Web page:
The main problem I see with this scenario was not as much technology driven, but really bad processes. If they were to improve their processes, tech would follow that. For example… If I tweeted or emailed or called them, my record would be automatically referenced against the internal record the company has. So even if I tweeted a question, they’d look me up and say “Hey, this is the same Maria who has service xyz” – and then be able to get back to me via my preferred channel. And whether it’s sales or support talking to me, they need to be on the same page, and capturing this info about me dynamically, working from the same system – this way, I don’t have to say my name and state my story 5 times. So yes, there’s gonna be tech that’s necessary to do this, but you have to think through the business problem first. I shouldn’t even have to get bounced around sales to service and back to sales. I’m a customer and I don’t care which silo you are in – I just need help!

    Finally, what concerns me also is that none of the employees that you talked to could help. They should be empowered to make decisions to elevate the customer experience at all times. Zappos does it. Why can’t others? It’s a culture shift, and it’s uncomfortable. Company-centric is familiar, but customer-centric is weird and makes you give up some control to your employees to act as agents on the customer’s behalf. That ideology has to change first and foremost.


    Maria Ogneva – Attensity Group
    @themaria @attensity360

  3. Maria, You hit the nail on the head with this one “none of the employees that you talked to could help”. As someone who has worked in the retail sector for years (thankfully no longer) the biggest issue wasn’t “can this problem be solved” but “am I allowed to solve this problem?” and “what will happen if my supervisor decides that I promised something they don’t want me to do (even though we can do it)?”

    The big issue with that is it makes everyone horribly unhappy. When empowered, employees enjoy their work more as instead of being the “no” or “I can’t” person they’re suddenly your savior, or at least that person that makes you happy for a few minutes. Everyone loves to be that person.

    And of course on the customer end dealing with employees who are empowered and care about their work is much easier to deal with and even increases the trust as then when we’re told no not only are we often given alternatives but we get the sense that there’s a reason for the no that doesn’t involve “I don’t know how” or “I’m not allowed to do that”.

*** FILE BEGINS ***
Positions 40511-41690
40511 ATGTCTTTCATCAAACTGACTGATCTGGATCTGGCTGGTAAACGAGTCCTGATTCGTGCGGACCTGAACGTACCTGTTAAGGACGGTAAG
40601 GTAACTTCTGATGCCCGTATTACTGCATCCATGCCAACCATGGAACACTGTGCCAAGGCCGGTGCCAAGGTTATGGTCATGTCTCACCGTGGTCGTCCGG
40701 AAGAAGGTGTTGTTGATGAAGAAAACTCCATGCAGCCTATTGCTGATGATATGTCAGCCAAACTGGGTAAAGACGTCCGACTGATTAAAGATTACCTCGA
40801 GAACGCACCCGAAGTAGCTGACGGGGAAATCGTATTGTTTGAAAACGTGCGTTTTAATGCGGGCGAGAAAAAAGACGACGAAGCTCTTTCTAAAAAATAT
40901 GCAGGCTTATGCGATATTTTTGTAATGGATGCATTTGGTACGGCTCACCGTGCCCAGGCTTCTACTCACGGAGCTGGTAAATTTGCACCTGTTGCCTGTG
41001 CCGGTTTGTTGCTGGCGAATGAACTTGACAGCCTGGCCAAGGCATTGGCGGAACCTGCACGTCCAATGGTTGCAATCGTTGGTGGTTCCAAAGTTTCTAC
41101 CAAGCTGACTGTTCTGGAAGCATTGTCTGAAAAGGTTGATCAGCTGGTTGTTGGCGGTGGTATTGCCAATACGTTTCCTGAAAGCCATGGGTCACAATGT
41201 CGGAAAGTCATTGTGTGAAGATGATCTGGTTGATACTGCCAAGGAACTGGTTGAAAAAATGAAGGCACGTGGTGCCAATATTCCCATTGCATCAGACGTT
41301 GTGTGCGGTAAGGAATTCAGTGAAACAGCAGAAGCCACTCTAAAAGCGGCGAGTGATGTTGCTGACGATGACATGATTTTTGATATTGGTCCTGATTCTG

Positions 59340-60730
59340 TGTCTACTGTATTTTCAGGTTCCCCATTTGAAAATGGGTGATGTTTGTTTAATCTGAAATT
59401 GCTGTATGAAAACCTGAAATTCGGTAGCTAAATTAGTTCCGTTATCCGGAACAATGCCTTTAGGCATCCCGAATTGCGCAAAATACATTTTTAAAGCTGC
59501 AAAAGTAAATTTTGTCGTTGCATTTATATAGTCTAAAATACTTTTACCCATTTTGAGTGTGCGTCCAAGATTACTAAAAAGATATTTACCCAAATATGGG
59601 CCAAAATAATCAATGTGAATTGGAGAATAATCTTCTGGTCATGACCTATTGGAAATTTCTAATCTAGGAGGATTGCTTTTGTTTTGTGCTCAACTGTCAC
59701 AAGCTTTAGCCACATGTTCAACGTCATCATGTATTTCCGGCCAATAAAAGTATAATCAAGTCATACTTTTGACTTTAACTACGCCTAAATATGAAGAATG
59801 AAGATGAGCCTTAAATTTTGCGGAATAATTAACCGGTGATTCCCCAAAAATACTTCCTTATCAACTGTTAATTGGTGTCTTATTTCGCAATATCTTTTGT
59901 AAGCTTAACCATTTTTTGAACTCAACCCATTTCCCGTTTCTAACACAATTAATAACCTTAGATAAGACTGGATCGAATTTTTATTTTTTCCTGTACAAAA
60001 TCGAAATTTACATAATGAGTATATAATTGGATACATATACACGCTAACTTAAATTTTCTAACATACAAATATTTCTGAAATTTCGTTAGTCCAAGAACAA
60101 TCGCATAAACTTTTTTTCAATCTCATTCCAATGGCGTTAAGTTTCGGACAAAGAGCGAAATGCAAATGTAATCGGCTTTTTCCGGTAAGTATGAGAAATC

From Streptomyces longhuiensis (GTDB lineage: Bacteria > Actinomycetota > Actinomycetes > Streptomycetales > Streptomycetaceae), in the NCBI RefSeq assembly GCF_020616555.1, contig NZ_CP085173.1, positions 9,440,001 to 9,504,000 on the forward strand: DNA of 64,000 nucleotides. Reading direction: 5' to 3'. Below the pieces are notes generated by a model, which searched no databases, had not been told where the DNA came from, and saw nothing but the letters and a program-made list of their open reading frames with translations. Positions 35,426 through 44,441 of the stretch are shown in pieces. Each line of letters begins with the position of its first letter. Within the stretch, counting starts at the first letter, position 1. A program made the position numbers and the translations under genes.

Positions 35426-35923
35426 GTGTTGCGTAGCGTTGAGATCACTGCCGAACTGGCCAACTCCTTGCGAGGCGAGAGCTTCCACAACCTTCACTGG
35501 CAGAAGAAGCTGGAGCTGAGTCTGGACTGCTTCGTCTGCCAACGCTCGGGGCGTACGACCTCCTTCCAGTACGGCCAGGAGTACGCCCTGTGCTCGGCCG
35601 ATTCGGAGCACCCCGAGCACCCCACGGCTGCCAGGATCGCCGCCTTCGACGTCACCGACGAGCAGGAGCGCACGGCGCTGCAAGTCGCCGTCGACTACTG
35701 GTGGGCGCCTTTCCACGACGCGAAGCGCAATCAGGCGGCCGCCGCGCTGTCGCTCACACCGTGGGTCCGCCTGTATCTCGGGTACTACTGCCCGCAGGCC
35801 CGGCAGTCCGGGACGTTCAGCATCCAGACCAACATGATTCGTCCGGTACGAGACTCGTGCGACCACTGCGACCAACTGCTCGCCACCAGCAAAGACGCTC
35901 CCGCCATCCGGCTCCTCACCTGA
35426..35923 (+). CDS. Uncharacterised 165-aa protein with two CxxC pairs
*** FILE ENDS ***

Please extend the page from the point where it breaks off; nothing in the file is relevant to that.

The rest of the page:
But here’s the issue. For the employer it’s scary. You don’t want to pay much for your people and do you really want those people making decisions? What if they get it wrong? What if it costs you money or hurts your reputation? It’s all giving up control and very frightening for the status quo company.

    The catch is that you really have no choice. What these companies are doing right now is destroying their credibility, getting it wrong and costing them money. Their risk is that this new idea fails just like their current one. Their reward is that if done well it could well save their business a whole ton of shame.

  4. Laura R says:

    I had a similar experience in the Seattle area with “a communications provider” who has touted themselves as The Leader in using social channels for customer service. Our internet and phone have gone down on a recurring basis for over a year. We’ve had countless resets on our modem, a new modem, and at least 7 service people out to our house to fix the connection throughout the last year.

    Most recently, our phone line went down and disconnected our security system. I called the communications provider and they sent someone out to fix it. Suspiciously, the line had gone down after the LAST technician was out to fix something else, so while this new guy was here I said, “can you see in your system what the last guy did with our phone line?” He said no. I said, “do you have record that there was someone out here two weeks ago?” He said yes. I said, “what else do you know about the situation?” He said the only thing he knows is that the case was closed as completed. That’s it.

    While we were having this dialog, I still had my internet connection so I send the service provider a message on Twitter. The response was prompt and friendly, but they also could not pull a history of service even when I provided my account information. They suggested a modem replacement, which we had done already. I asked them if they could see that I had already replaced the modem.

    That’s when the line went silent. The person who I was interacting with had gone home for the day.

    I picked up the Twitter conversation with another rep who told me to call the customer care line.

    It’s one thing to respond in a quick, friendly way through social channels but if the fundamentals aren’t there to back it up, who cares?

  5. Andrew Maher says:

    oh how often do I meet with customers who are planning the same-old-same-old type of handling which you described here. I really cannot comment due to my current employment. 😉 But this is just the status quo for so many “customer service” organizations. Sure, they are ‘nice’ but what was that worth? I recently read a survey where it was asked what was more important, friendliness or competency? Guess which won?
    Great post!

  6. Yeph – no Social Media, no CRM, no business process automation consultant or any other tool can help in those and probably thousands of similar cases.

    Therefore listening to Tony Hshie of Zappos is just nice: “It’s about a culture” and leaders need to put a ton of love and time into a culture development that is typically more sustainable than any tool.